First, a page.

By on August 16, 2011

For some time now, there’s been something of a low-scale war going on between OEMs and aftermarket parts suppliers just below the national media radar. The issue: whether or not aftermarket structural parts are as good as OEM parts. Ford has been a major proponent of the OEM-only approach, making the video you see above in hopes of proving that aftermarket parts aren’t up to the job. But the aftermarket is firing back, and they’ve made their own video in direct response to this one, which you can view after the jump.

The video above, made by the Automotive Body Parts Association, directly challenges the findings of Ford’s video experiments, arguing that they prove only that “motorists should avoid slowly driving into madmen wielding reciprocating saws.” In a press release, Co-Chair of the ABPA Legislation and Regulation Committee Eileen A. Sottile lays out her industry’s position

Time and again the aftermarket industry has demonstrated the safety and quality of its products, yet some car companies seem determined to counter scientific facts with fear-mongering. OEs cannot credibly argue that only their branded parts can provide safety, especially when it comes to components that play a very small role in crash energy management. If car company safety systems cannot handle a wide range of real world crash conditions and material differences in minor replacement parts then they are not robustly engineered and as such are a significant threat to the consumers.

You can read a compilation of material on the debate over at bodypartbusiness.com if you want to dive deeper into the argument, but it seems to me that the aftermarket is always going to face a single challenge again and again: branding. Whereas the OEMs can put their brands on their products, consumers will always be wary of parts made by different companies. Some consumers will always buy off-brand in hopes of a deal, but when safety is at stake, trust is of the utmost importance. Buyers trust brands, whereas the aftermarket’s myriad companies can’t all have the prominence of, say, a Ford… and they can’t all guarantee the exact same quality either. Still, that doesn’t mean the OEMs aren’t unnecessarily fearmongering…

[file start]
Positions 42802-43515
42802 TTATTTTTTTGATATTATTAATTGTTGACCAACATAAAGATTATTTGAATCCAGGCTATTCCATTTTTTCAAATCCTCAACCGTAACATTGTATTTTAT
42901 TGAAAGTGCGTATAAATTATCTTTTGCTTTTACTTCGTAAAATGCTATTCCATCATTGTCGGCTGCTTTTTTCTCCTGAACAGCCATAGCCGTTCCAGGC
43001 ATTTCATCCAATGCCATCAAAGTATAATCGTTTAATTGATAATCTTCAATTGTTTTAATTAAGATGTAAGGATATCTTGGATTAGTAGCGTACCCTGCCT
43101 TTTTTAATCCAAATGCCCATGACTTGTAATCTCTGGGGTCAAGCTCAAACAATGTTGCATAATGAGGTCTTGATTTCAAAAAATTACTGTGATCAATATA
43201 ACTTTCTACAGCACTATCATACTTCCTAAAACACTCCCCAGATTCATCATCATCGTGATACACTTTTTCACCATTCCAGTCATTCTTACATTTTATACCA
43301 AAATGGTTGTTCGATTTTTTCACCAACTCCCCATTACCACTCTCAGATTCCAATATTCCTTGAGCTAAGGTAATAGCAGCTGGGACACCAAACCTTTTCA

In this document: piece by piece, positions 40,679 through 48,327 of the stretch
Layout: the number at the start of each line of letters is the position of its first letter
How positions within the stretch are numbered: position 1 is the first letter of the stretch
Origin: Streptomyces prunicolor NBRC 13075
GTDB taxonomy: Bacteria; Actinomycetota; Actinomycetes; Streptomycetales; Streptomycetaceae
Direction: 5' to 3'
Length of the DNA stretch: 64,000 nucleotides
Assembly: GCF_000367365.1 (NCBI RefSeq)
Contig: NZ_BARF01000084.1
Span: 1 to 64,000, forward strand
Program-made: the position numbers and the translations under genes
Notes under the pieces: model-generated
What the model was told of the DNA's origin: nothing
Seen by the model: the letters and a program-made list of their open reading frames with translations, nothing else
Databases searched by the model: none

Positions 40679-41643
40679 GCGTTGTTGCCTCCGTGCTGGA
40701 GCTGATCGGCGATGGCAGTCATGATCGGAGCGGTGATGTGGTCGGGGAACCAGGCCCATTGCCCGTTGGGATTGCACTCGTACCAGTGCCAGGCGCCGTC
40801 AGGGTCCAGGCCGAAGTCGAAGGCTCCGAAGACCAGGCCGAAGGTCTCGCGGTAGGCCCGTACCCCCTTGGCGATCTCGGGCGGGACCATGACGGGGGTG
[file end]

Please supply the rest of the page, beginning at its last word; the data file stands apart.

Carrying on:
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52 Comments on “Ford, Aftermarket Tangle Over Collision Replacement Parts...”


  • avatar
    ott

    Gotta say, Ford asked for that one…

  • avatar
    johnhowington

    I for one bow to my new chinese masters.

  • avatar
    jj99

    The Ford policy is UAW friendly. When you buy Ford parts, you are not paying for a better part. You are paying for a more expensive part that contains a premium price in order to cover UAW wages and benefits. This increases your insurance premium.

    Do you want your daughter, who may be a highly educated and hardworking nurse without a gold plated pension paying extra for insurance just so an undeducated person can retire early with gold plated benefits and wages? Something has gone wrong in our country.

    • 0 avatar
      VanillaDude

      Your argument is insulting to anyone with a brain, “undeducated” or not.

      Even without the typo, your UAW stereotype is obsolete. Many union workers have post graduate degrees in the fields they are paid union wages to do.

    • 0 avatar
      aristurtle

      “Do you want your daughter, who may be a highly educated and hardworking nurse without a gold plated pension paying extra for insurance just so an undeducated person can retire early with gold plated benefits and wages? Something has gone wrong in our country.”

      Clearly the way forward for our country is to insist that everyone purchase products manufactured exclusively by Chinese slave labor, because otherwise they might affect your daughter’s insurance premium.

      Something has gone wrong, all right.

    • 0 avatar
      CJinSD

      jj99,

      The UAW is money well spent for Ford these days. Notice the media blackout on Ford’s body count in the past couple years? I guess the media was worried ratings would fall if they ran another season of recall mania. I can’t agree with you about the nobility of the nursing profession, at least not in this union afflicted state. I know a nurse who makes six figures with a GED, a 2 year certificate, and the common sense God gives a labrador retriever. Her peer group consists of gambling junkies that sleep irregularly and travel weekly. I’m not too worried about their finances, except in how I have to pay for their found money attitude to life.